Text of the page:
Nanoparticles have become ubiquitous. They are present in various consumer products, from skincare to food. Meanwhile, massive quantities of nanoparticles continuously generated by industrial processes and vehicles have raised serious concerns about human health and the environment. The World Health Organization estimates that, each year, around two million premature deaths worldwide are caused by airborne chemical and biological particles. As interest in nanoparticle applications and safety concerns grow, there is an urgent need to assess their benefits and risks. This requires a technology that can rapidly detect and measure nanoparticles of varying size, shape, and chemical composition in diverse environments, including air, water, blood, and serum. Such a technology would also be pivotal in detecting and measuring pathogens (e.g., viruses, bacteria, microbes, and toxic nanoparticles).
A portable, real-time, in situ sensing system with single-nanoparticle resolution and nanometer sensitivity is key to investigating the properties and kinetic behavior of ultrasmall particles and structures as well as the physics resulting from their interactions. Such a system would help us to understand properties of the particles under various conditions. It would also help us to develop strategies against threats from hazardous chemical agents, biochemical warfare, or an outbreak of airborne contagious disease.
Recent progress in nanoelectromechanical and optical technologies has boosted the development of sensors with unprecedented capabilities. Among the many techniques and schemes, whispering-gallery-mode (WGM) optical resonators and nanocantilevers have shown great promise in tackling the challenges in achieving compact sensors with high sensitivity and reliability.1,2 The resonance structures enhance interactions between the sensing field and the target, which boosts the signal-to-noise ratio and increases sensitivity dramatically compared with waveguide-based sensing devices whose interaction time is limited by the physical length of the waveguide. The conventional approach to resonator-based sensing devices centers on monitoring the frequency shift of a single resonance. However, this method has several inherent limitations. The resonance shift varies with the position of the targets on the sensor. Furthermore, it is affected by instrument noise and many types of disturbances in the environment (e.g., temperature variation, mechanical instability, and irrelevant molecules), any of which can cause ‘false signals’ to be detected.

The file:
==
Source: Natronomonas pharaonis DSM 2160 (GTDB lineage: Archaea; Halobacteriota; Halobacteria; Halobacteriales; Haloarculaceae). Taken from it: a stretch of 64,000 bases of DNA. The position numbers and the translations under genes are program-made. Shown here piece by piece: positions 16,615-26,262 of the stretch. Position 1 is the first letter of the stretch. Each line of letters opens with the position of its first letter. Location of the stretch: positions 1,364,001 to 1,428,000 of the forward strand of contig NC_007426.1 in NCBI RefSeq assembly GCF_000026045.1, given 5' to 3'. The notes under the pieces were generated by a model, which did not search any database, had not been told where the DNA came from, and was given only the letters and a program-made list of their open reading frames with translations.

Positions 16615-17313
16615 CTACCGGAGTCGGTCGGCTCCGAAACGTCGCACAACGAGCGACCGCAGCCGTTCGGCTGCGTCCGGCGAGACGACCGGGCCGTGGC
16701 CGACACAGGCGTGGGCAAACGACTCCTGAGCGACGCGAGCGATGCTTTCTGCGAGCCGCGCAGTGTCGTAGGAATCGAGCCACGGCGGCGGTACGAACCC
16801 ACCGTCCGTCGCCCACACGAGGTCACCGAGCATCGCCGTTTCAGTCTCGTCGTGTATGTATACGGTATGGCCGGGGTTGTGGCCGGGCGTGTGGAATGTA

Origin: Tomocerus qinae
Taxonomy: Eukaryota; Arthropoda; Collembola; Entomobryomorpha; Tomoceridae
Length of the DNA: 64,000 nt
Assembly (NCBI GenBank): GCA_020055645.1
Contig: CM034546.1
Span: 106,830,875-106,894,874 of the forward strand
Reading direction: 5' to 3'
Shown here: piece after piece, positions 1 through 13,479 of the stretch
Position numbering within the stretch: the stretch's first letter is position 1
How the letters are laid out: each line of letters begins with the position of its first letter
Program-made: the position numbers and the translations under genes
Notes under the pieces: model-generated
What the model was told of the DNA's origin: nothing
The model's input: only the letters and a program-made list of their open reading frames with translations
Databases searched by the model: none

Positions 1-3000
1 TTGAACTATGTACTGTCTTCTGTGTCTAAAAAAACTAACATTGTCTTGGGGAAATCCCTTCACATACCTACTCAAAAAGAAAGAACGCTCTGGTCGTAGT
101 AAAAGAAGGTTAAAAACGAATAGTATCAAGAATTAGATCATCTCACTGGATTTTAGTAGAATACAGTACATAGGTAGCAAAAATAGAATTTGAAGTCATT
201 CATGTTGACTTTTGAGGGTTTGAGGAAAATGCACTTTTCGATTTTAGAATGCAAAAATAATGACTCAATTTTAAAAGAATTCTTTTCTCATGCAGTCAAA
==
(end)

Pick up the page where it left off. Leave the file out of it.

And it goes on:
We have developed a novel self-referencing and position-independent sensing technique that overcomes the limitations of current resonator-based sensors while preserving the advantages offered by resonant structures.3 Specifically, we used mode splitting,4,5 a phenomenon resulting from the interaction of nanoparticles and an ultra-high-quality optical micro-resonator, to achieve an ultrasensitive, real-time, in situ sensing concept (see Figure 1). We have shown that a nanoparticle can ‘split’ a single resonance into a doublet in a microtoroid resonator. Although each of the split modes is affected by the particle position, applying the information from both modes allows us to develop a position-independent sensing scheme to accurately derive the size information of the nanoparticle. The two split modes, which reside in the same resonator and experience the same noise, form a self-referencing system that is more immune to noise. We have detected and measured single nanoparticles down to 30nm in radius using an on-chip WGM resonator for the first time. We have also found that it is possible to push the value down to several nanometers.3
Figure 1. Fiber-taper coupled ultra-high-quality microtoroid resonators on a silicon chip for single-nanoparticle detection and measurement. The nanoparticles in the evanescent field of the resonator (bright spots) lift the twofold degeneracy of a single whispering-gallery mode, which leads to two orthogonal standing waves (split modes) around the periphery of the toroid. The periodic patterns of the standing waves in the resonators are imaged on the reflecting silicon substrate.
Our recent experiments demonstrated nanoparticle-induced mode splitting in an aqueous environment, which could lead to the construction of mode-splitting-based biological and chemical sensors in liquid solutions. The next step is to further improve the design of the sensing system to approach the theoretical detection limit of measurable size for different types of nanoparticles and pathogens in various media. Our long-term goal is to achieve a new class of compact and inexpensive sensors capable of real-time monitoring and in situ characterization of nanoparticles with ultrahigh sensitivity and reliability.
Lan Yang, Jiangang Zhu, Sahin Kaya Ozdemir, Lina He, Woosung Kim, Faraz Monifi
Department of Electrical and Systems Engineering
Washington University in St. Louis
Saint Louis, MO
Lan Yang is an assistant professor. She received her PhD in applied physics from the California Institute of Technology. Her current research focuses on new functional photonic materials, ultra-high-quality optical resonators and on-chip photonic devices. In 2010 she received a National Science Foundation CAREER Award.
School of Physics
Lin Li, Da-ren Chen
Department of Energy, Environmental, and Chemical Engineering
Washington University in St. Louis
Saint Louis, MO
3. J. Zhu, S. K. Ozdemir, Y.-F. Xiao, L. Li, L. He, D.-R. Chen, L. Yang, On-chip single nanoparticle detection and sizing by mode splitting in an ultrahigh-Q microresonator, Nat. Photon. 4, pp. 46-49, 2010.